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Android: how to create a loading screen – Part 2

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This is the second tutorial from the post series that explains how to code a loading screen on Android. The first one can be found here. This post has a similar approach to the previous one, except this time, instead of using a AsyncTask to execute code on the background thread, a Thread and Handler objects are going to be used to achieve the same results.

The Activity featured below is somewhat similar to the first post, except this time, the UI rendering related functions calls will be more scattered throughout the Activity’s body. Additionally, the Runnable interface is going to be implemented multiple times in the below code. Not only that, but now it’s necessary to “kill” the thread manually after the code executes, a task that is handled automatically by the AsyncTask class (see this thread for more info).

All code has been developed and tested in Android 2.1, and is available for download at the end of the post.

So, here’s the code:


import android.os.Bundle;
import android.os.Handler;

public class LoadingScreenActivity extends Activity implements Runnable
	//A ProgressDialog View
	private ProgressDialog progressDialog;
	//A thread, that will be used to execute code in parallel with the UI thread
	private Thread thread;
	//Create a Thread handler to queue code execution on a thread
	private Handler handler;

    /** Called when the activity is first created. */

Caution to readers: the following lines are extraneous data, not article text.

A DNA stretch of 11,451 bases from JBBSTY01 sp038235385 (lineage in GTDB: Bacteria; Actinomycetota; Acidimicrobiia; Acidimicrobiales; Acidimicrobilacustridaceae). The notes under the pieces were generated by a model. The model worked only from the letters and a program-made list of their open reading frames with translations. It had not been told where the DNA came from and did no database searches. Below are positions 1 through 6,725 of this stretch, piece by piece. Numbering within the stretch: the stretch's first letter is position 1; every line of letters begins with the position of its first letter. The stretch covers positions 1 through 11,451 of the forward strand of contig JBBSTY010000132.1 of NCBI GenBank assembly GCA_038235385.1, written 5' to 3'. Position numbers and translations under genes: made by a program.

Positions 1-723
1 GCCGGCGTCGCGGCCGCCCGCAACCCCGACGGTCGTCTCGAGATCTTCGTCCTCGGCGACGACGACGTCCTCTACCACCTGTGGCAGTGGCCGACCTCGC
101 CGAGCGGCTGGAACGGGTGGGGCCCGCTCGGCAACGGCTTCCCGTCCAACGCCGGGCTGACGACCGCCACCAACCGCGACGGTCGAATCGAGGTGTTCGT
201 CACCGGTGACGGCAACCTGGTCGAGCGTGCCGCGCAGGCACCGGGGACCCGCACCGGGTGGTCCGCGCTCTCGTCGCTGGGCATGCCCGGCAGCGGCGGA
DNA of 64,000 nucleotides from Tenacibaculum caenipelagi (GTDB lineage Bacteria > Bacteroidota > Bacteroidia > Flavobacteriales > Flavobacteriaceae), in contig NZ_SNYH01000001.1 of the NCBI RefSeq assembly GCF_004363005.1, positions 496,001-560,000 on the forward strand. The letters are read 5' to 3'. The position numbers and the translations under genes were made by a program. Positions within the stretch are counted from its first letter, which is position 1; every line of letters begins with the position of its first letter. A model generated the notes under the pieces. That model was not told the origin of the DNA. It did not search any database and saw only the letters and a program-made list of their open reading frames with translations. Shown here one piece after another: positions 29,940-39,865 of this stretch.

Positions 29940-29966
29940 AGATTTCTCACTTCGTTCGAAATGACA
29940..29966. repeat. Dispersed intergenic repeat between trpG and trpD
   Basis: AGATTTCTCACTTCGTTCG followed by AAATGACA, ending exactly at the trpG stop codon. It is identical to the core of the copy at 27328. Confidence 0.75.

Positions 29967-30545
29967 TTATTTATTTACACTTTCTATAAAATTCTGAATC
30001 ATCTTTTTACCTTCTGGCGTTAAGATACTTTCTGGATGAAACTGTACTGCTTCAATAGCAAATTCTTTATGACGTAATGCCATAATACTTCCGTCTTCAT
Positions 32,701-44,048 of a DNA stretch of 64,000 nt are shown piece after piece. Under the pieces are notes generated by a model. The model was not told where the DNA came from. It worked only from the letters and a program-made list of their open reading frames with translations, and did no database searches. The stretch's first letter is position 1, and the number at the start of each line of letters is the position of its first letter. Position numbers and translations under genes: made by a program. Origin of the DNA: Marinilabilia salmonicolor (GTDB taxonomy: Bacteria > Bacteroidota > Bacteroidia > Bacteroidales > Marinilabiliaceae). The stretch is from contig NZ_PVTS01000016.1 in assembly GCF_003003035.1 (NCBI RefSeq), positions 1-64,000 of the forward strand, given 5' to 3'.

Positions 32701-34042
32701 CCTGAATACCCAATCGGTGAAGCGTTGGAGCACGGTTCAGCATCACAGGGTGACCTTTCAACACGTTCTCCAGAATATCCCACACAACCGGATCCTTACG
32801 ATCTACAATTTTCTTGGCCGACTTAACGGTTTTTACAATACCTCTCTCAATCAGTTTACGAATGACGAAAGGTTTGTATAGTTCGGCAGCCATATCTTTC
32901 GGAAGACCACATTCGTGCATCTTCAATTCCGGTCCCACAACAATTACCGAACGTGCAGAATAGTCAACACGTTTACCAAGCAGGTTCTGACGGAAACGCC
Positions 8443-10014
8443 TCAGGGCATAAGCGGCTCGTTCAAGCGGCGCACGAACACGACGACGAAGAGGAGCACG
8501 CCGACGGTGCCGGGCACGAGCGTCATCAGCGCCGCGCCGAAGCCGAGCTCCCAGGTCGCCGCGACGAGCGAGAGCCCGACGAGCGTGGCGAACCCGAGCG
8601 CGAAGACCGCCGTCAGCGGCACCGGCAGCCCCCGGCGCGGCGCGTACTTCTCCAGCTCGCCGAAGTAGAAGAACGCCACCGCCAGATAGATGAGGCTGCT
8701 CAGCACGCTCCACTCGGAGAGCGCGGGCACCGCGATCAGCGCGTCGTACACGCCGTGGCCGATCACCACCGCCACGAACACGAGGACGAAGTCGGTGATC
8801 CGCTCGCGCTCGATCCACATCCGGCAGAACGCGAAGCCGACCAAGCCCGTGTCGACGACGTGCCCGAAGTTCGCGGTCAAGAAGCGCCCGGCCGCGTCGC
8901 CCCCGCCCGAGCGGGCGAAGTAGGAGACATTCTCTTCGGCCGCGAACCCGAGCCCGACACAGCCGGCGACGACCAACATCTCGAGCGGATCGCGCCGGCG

public void onCreate(Bundle savedInstanceState)

		//Create a new progress dialog.
		progressDialog = new ProgressDialog(LoadingScreenActivity.this);
		//Set the progress dialog to display a horizontal bar .
		//Set the dialog title to 'Loading...'.
		//Set the dialog message to 'Loading application View, please wait...'.
		progressDialog.setMessage("Loading application View, please wait...");
		//This dialog can't be canceled by pressing the back key.
		//This dialog isn't indeterminate.
		//The maximum number of progress items is 100.
		//Set the current progress to zero.
		//Display the progress dialog.;

		//Initialize the handler
        handler = new Handler();
        //Initialize the thread
        thread = new Thread(this, "ProgressDialogThread");
        //start the thread

	//Initialize a counter integer to zero
	int counter = 0;

	public void run()
			//Obtain the thread's token
			synchronized (thread)
				//While the counter is smaller than four
				while(counter <= 4)
					//Wait 850 milliseconds
					//Increment the counter

					//update the changes to the UI thread Runnable()
						public void run()
							//Set the current progress.
		catch (InterruptedException e)

		//This works just like the onPostExecute method from the AsyncTask class Runnable()
			public void run()
				//Close the progress dialog

				//Call the application's main View

		//Try to "kill" the thread, by interrupting its execution
		synchronized (thread)

To use the Thread and Handler objects the first thing to do is to implement the Runnable interface. By doing this, the run() method must be overridden and defined on the Activity, which we is going to be explained in detail in the next paragraphs (line 8). At the beginning of the the above class, three member variables are being declared: a ProgressDialog object to display the background operation progress; a Handler object, to update the UI from a background thread and a Thread object, to execute code on the background (lines 11 through 15).

Next, the Activity’s onCreate() method is being defined. It initializes and displays the ProgressDialog object (lines 24 through 40). Not only that, but the handler and thread member variables are initialized. The Handler object is initialized with the default constructor. On the other hand, the Thread object is initialized by passing a Runnable and the name of the thread as a String (lines 43 and 45).